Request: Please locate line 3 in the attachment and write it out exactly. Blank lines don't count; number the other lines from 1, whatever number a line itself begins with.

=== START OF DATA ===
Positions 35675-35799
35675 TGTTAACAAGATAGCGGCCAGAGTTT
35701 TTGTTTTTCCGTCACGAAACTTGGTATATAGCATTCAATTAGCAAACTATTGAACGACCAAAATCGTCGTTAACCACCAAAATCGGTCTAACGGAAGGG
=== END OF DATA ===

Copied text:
35701 TTGTTTTTCCGTCACGAAACTTGGTATATAGCATTCAATTAGCAAACTATTGAACGACCAAAATCGTCGTTAACCACCAAAATCGGTCTAACGGAAGGG